• Rather than viewed as disinterested technicians, teachers should be viewed as engaged intellectuals, willing to construct the classroom conditions that provide the knowledge, skills and culture of questioning necessary for students to participate in critical dialogue with the past, question authority, struggle with ongoing relations of power and prepare themselves for what it means to be active and engaged citizens in the interrelated local, national and global public spheres.
  • fosters rather than mandates
  • respects the time and conditions teachers need to prepare lessons, research, cooperate with each other and engage valuable community resources.
  • In part, this requires pedagogical practices that connect the space of language, culture and identity to their deployment in larger physical and social spaces. Such pedagogical practices are based on the presupposition that it is not enough to teach students how to read the word and knowledge critically. They most also learn how to act on their beliefs, reflect on their role as engaged citizens and intervene in the world as part of the obligation of what it means to be a socially responsible agent.
  • As the late Pierre Bourdieu argued, the "power of the dominant order is not just economic, but intellectual - lying in the realm of beliefs," and it is precisely within the domain of ideas that a sense of utopian possibility can be restored to the public realm
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    teachers are being deskilled, unceremoniously removed from the process of school governance, largely reduced to technicians or subordinated to the authority of security guards. Underlying these transformations are a number of forces eager to privatize schools, substitute vocational training for education and reduce teaching and learning to reductive modes of testing and evaluation.
John Pearce

Student Learning with Diigo - 5 views

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    "Educators, worldwide, have enjoyed the use of this social bookmarking site. Diigo is a great web-based tool for teachers to utilize, to motivate, and to engage students of all ages in the learning process. We invite you to explore the various features of Diigo. Become educated and informed on the powerful use of Diigo for student learning. Learn how this research tool can enhance classroom instruction and promote higher levels of student collaboration. As you navigate through our site you will see examples of valuable lessons and resources, all displayed for your use."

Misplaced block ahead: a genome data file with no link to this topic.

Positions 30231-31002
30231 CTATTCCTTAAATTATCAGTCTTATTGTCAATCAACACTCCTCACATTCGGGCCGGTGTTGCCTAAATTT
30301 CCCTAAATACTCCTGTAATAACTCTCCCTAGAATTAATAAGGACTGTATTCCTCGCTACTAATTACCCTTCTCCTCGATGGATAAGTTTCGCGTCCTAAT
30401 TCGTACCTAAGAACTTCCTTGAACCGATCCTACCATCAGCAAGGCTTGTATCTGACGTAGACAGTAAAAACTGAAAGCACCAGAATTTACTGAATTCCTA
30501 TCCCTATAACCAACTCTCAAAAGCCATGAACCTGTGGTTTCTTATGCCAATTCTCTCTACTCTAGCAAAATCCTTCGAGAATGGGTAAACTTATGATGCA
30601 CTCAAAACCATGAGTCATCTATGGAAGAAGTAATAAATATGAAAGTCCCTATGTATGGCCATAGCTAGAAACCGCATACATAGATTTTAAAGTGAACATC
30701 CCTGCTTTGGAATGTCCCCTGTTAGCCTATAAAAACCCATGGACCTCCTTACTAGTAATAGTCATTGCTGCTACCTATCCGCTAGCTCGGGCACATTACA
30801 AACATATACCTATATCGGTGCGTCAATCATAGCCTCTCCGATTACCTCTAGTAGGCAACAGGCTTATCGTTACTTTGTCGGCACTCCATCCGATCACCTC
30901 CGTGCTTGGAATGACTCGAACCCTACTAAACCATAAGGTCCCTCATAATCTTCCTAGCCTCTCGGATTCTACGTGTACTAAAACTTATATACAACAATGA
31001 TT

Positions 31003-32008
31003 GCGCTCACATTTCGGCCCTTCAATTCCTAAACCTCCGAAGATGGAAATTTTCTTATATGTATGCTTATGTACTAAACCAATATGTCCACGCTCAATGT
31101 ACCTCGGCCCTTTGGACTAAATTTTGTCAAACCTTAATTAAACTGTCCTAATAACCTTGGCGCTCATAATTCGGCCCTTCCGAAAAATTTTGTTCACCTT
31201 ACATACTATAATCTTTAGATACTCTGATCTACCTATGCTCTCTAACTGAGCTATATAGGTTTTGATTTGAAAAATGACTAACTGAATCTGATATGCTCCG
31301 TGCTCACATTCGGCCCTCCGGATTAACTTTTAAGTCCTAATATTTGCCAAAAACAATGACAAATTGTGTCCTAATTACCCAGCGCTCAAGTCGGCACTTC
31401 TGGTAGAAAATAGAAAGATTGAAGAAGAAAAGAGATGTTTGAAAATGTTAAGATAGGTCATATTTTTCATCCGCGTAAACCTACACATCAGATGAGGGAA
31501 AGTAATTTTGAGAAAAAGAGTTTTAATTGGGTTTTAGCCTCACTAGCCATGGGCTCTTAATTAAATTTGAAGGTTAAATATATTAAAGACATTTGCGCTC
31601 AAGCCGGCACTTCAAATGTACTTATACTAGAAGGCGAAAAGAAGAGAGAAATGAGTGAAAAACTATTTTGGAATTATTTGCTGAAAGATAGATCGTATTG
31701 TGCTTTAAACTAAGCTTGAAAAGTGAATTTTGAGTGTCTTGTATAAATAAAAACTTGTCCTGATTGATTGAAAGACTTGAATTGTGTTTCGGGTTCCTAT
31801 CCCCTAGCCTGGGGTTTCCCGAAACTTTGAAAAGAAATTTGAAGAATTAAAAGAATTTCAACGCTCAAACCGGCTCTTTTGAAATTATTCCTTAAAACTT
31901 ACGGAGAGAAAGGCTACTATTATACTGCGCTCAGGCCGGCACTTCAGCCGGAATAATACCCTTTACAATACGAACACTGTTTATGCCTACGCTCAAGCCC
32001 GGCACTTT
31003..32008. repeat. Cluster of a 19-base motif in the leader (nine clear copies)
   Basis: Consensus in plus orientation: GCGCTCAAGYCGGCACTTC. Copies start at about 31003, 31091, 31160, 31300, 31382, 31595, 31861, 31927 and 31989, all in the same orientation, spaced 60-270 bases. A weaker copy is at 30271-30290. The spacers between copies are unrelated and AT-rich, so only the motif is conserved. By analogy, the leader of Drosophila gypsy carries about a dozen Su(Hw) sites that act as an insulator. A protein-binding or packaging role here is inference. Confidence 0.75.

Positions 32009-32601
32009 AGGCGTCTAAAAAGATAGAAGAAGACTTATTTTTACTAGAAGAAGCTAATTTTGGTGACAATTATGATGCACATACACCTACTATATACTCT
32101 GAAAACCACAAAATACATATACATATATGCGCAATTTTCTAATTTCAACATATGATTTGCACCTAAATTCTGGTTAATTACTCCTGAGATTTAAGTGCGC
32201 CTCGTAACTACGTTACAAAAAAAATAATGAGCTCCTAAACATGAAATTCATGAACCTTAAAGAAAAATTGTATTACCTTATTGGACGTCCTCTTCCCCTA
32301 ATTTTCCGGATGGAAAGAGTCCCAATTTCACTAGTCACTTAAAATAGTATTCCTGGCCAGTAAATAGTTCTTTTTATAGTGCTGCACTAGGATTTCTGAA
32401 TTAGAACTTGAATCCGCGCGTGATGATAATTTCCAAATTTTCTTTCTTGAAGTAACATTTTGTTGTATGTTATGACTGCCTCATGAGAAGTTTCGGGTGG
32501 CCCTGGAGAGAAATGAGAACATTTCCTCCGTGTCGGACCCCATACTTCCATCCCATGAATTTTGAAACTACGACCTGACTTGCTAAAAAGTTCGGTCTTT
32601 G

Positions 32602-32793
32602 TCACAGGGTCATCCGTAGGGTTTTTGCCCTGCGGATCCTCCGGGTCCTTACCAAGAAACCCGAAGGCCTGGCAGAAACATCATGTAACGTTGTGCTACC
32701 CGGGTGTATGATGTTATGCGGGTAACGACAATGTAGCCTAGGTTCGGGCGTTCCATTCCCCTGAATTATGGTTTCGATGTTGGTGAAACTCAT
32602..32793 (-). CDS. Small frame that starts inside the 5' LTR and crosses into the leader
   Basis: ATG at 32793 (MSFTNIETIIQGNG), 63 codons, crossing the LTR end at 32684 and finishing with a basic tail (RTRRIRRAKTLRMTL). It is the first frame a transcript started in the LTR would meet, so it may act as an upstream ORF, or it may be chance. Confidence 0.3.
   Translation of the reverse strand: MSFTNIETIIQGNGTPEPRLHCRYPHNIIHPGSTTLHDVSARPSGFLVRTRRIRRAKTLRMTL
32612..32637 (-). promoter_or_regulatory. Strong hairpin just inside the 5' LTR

Rhondda Powling

3 Classroom Tools to Measure Student Learning | Edutopia - 3 views

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    "Formative assessment is vital to teachers in any classroom environment. Teachers have been formatively assessing students for years, because they need to know what students know in order to help them understand what they do not know. Many classrooms are moving to 21st century with technology initiatives. Suggested here are three tech tools will help teachers engage students while simultaneously gauging their understanding of concepts: Kahoot!, Formative and Padlet"
Nigel Coutts

The rewards of highly collaborative teams - The Learner's Way - 0 views

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    Not that long ago I was a writer of interesting and engaging educational programmes. Fortunately, that is no longer the case. The programmes that I wrote and shared with a team of teachers were generally well accepted and the feedback offered was always politely positive. I enjoyed writing these programmes but in recent times I have enjoyed even more stepping away from this process and in doing so empowering the team of teachers that I learn with. The programmes that this team produces far exceed the quality I could ever have hoped to produce but more importantly the students are benefiting from their experience of highly engaged and thus engaging teachers.
Rhondda Powling

3 Ways Teachers Are Using Social Media to Engage Students - Brilliant or Insane - 1 views

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    "Post that makes the case for including social media into learning in schools. Taking advantage of social media as a learning platform is an idea that has been met with some great success. There are three ways described here about how teachers are using social media to engage their students."
Rhondda Powling

10 Classroom Rules for Using Technology | Educational technology | Learn2Earn - 2 views

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    Technology tools are being brought into classroom to enhance learning experiences and engage students. All teachers need expand on the set of rules to their classroom to help students understand appropriate behaviors and use of these technologies. The rules suggested in this post give students the freedom to use these new tools without abusing the privilege.
Nigel Coutts

Supporting students in uncovering complexity - The Learner's Way - 0 views

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    One of the thinking moves that we hope our students will confidently engage with is centred around the disposition of uncovering complexity. As we endeavour to shift our students towards a deeper understanding, the capacity to uncover complexity is a vital step. However, the ability to uncover complexity is itself complex and an excellent example of a skill that is best achieved when considered as a disposition. 
anonymous

Student engagement in the middle years: A year 8 case study - 0 views

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    Various explanations and solutions have been proposed over the last ten years in relation to the ongoing problem of student lack of engagement with the middle years' curriculum in Australia. Identified contributors to this problem include an irrelevant or trivial curricular focus and ineffectual teaching and learning strategies.